In researching this task I found a lot of web comments that went along the lines of “look, just use KBuild, forget autotools”… well, again, “interestingly”, what I’m going to show you doesn’t do away with KBuild, its nessessary for building kernel modules (as far as I know) no matter what your build system is, even if its a simple shell script. But the comments were disheartening, leading me to believe that my quest would end in fail. Then I happened upon a small kernel driver, LiMIC, which is some kind of driver for MPI node communication in Linux computing clusters. And in the tiny archive was a tiny example of a kernel driver using autotools. An example is worth a thousand words.

I sat down and tore the archive apart and examined every config file involved in the autoconf process for this driver. In only a few files lay the wisdom I’d been searching for. An example is good, but its not much better than worthless if its made up of thousands of files and tens of thousands of symbols. LiMIC is perfect, its a fortune cookie of technical wisdom. And the fruit of that wisdom I share with you today. Another point “interesting” (I shall try not to over-use that word) is that I’m surprised at the small number of tricks that must be used to get autoconf to work the way we want it to. A very tiny peice of a makefile must be placed in the source directory as well as a fake .in file, otherwise automake complains of a missing .in file.

First, download this archive. Inside you’ll notice a an .am file, an .ac file, and a “module” directory. In that is the source of the old chardev driver, the fake .in file, and the abbreviated Makefile.

The versions of everything involved in my effort are here:

  • libtool 2.4.2
  • automake 1.11.6
  • autoconf 2.69

Starting with the the autoconf.ac we have AC_PREREQ, which contains the version of autoconf we want. I have no idea what is supposed to go here, as I don’t know what versions of autoconf have what features I need. I simply put the version of autoconf I have installed on my system. Backreving that number might be a good idea, or it might not, I don’t know. After that is AC_INIT, this contiains fields such as the name of the project, the version, a project-related url, and I believe it can contains a number of other fields. I have no idea what else can go in there and I’m not too sure it matters. Followed by AC_CONFIG_SRCDIR, as the name says this tells autoconf where the top of the source tree is. Next we have AM_INIT_AUTOMAKE, this initializes automake (surprise). Murray Cumming, team lead of Gtkmm reccomends adding the “1.10 -Wall no-define” fields, with an optional “foriegn” added so we don’t have to deal with all the readme and info files as is the Gnu style of doing automake. I took that option. as well. This is followed by instruction telling automake to add the m4 make macros and what to call the automake porting header file. I’m really confused by the current state of m4 macro processor, it seems to have different behavior based on the versions of the other tools in the suite. Not unexpected behavior when dealing with technology, but I can’t begin to qualify or nutshell what behaves like what when invoked by the other. I just know I got this stuff to work.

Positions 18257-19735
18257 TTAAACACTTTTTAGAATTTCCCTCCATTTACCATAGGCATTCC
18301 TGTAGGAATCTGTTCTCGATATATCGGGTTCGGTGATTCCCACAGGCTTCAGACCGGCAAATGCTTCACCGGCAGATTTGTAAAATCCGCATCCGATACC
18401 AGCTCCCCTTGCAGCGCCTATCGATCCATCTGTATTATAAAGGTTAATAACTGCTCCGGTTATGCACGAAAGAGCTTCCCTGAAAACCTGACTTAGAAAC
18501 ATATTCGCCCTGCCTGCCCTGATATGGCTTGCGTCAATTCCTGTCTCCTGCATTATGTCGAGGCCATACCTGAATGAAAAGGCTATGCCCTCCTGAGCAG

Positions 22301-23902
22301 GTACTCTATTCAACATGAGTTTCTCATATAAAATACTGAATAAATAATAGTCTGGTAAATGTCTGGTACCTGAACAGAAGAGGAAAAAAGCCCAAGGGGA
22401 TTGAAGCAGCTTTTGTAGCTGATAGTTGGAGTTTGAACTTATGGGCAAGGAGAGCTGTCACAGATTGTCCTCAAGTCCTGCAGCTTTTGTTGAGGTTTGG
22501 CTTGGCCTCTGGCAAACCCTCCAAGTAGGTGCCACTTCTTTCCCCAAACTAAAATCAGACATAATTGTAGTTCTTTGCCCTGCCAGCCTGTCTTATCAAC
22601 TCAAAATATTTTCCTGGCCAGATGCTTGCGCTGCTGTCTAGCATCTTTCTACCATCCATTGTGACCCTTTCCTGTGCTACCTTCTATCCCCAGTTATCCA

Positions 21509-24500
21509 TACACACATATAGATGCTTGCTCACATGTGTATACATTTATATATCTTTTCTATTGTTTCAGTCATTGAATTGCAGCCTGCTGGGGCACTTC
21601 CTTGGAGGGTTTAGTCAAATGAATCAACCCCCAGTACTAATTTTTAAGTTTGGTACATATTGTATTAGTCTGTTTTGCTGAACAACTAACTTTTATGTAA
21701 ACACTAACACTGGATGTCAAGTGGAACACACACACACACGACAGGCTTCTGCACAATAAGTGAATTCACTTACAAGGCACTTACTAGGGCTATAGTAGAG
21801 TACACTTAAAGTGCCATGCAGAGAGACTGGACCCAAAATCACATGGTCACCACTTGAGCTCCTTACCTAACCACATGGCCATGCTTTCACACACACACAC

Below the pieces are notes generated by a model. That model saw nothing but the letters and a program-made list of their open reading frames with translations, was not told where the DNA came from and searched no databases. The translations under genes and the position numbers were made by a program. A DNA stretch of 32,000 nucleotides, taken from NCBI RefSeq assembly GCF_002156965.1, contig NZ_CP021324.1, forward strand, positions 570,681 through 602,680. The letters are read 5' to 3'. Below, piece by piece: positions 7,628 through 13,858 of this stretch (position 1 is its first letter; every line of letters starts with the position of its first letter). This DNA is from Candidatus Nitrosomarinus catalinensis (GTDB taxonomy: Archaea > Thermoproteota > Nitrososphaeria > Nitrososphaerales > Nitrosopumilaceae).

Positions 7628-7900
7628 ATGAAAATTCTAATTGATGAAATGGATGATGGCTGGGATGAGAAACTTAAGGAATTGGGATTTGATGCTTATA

Now we get to the important part; these are what distinquishes a kernel project from an application. First we use AC_SUBST directives to pass to the resulting make file where things are. In the next few directives we pass the kernel version and location, and some directives that differentiate a kernel module from sundry application builds; in addition to the usual “AC_PROG_CC” and “AC_PROG_INSTALL” compiler directives we add LT_INIT & AC_SUBST([LIBTOOL_DEPS]) macros. Then the rest are checks, some of the sections are just comments. For example, there are no external libraries nessessary, so that section is blank. One additional option I think is important that goes with the variable substitutions are the options that can be passed to the configure script which will result from this file. If we were to make the module an option instead of the whole point of this we could add an AC_ARG_ENABLE directive such as:
[Build chardev kernel module])],

This directs configure to accept the optional “–enable-module” switch. The AC_ARG_ENABLE macro is followed up with a AM_CONDITIONAL([BUILD_KMOD], [test "x$enable_module" != "xno"]) instruction. This “binds” the results of the previous test to the variable BUILD_KMOD, with a default of “no”, which will then go into the next file, “makefile.am”.